The Hunter in Johnny Depp

For every Pirates of the Caribbean blockbuster he makes, Johnny Depp has a project with deep personal meaning, such as this month’s The Rum Diary, an adaptation of the Hunter S. Thompson novel that Depp himself discovered.

It is Johnny Depp’s The Rum Diary as much as it is the late Hunter S. Thompson’s The Rum Diary. For one thing, The Rum Diary, Hunter’s only published novel, likely never would have seen the light of day if Johnny hadn’t discovered it in the writer’s basement while staying with him 15 years ago. Hunter himself had forgotten about The Rum Diary, which he had begun writing in 1959, at the age of 22, and had not been able to get published. Johnny found it when he was rummaging through some old boxes of Hunter’s works and notes.

“These perfect boxes,” Johnny says. “I pulled it out. I was like, ‘What is this?’ Hunter was like, ‘Oh, s*. The Rum Diary. Oh, yeah.’ It was hidden. Hunter didn’t know it was there.” Soon after Johnny found the book, it was finally published, in 1998.

I knew that Johnny, who was very close to and fond of Hunter, and very admiring of his work, would have some enlightening things to say about the movie, and I wanted to hear them. I also wanted to spend some time with him, as we hadn’t seen each other in years. As it turned out, this wasn’t as easy as I thought it would be. Arranging time for a get-together with Johnny, whom I’ve known for years and whose son, Jack, is my godson, took more than a week of back- and-forth hurdlings.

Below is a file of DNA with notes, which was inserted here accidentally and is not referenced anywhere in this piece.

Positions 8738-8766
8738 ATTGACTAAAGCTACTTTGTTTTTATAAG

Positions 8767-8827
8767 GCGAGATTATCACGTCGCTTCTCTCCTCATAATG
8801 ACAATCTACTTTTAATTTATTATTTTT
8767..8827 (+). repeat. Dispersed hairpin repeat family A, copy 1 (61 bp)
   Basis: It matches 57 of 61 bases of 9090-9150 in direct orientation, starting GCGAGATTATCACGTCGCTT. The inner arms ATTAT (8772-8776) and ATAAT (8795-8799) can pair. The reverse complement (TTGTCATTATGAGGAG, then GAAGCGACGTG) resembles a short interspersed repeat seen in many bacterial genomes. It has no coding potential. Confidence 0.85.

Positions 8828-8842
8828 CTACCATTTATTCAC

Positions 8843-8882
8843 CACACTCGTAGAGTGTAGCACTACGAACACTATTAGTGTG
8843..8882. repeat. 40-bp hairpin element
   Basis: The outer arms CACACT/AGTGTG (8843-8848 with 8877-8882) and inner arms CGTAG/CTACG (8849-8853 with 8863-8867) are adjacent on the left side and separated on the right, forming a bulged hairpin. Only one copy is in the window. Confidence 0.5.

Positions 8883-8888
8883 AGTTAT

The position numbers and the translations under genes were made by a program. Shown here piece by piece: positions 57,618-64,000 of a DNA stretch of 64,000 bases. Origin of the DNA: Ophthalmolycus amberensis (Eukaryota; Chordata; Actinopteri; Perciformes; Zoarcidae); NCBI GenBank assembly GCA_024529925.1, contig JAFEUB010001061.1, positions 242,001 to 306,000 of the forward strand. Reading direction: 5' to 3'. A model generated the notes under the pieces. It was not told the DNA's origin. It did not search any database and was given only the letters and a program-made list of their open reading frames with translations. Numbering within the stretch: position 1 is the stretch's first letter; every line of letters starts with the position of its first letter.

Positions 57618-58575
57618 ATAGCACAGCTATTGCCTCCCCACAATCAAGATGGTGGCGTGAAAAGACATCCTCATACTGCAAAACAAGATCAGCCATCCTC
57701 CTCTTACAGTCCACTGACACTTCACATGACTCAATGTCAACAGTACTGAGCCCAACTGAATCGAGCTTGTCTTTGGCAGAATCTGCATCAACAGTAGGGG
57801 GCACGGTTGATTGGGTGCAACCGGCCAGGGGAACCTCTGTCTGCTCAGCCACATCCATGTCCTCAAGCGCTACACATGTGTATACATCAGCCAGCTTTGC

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You see, Johnny works a lot. He keeps to a grueling schedule. I want to ask him about this schedule, as I suspect he may have become a workaholic.

First, however, I want to ask him something I didn’t plan on asking him. We are both in London, where he is shooting yet another movie, Dark Shadows, directed by Tim Burton. Our strategy for the day has been for him to get the photo shoot for this story out of the way by mid-afternoon, then sit down for our interview. As it turns out, he has decided against doing the photo shoot, postponing it for another day. But it takes him four hours to resolve the situation.

Then in walks Johnny. Turning 20, he ended up in pictures, and today, at 48, he is regarded as the biggest movie star around. And yet he is the same old Johnny, his circumstances changed, but not his nature.

But the question remains: How can someone who seems to have had his picture on every magazine cover in the world seven times over so an antagonistic to having his picture taken. It turns out that “antagonistic” is to mild a word.

“The whole thing. It feels like a kind of weird-just weird, man. Weird. Like you meet people and they say, ‘Can I have a picture with you?’ and that’s great. That’s fine. That’s not a problem. But whenever you have a photo shoot or something like that, it’s like-you just feel dumb. It’s just so stupid.”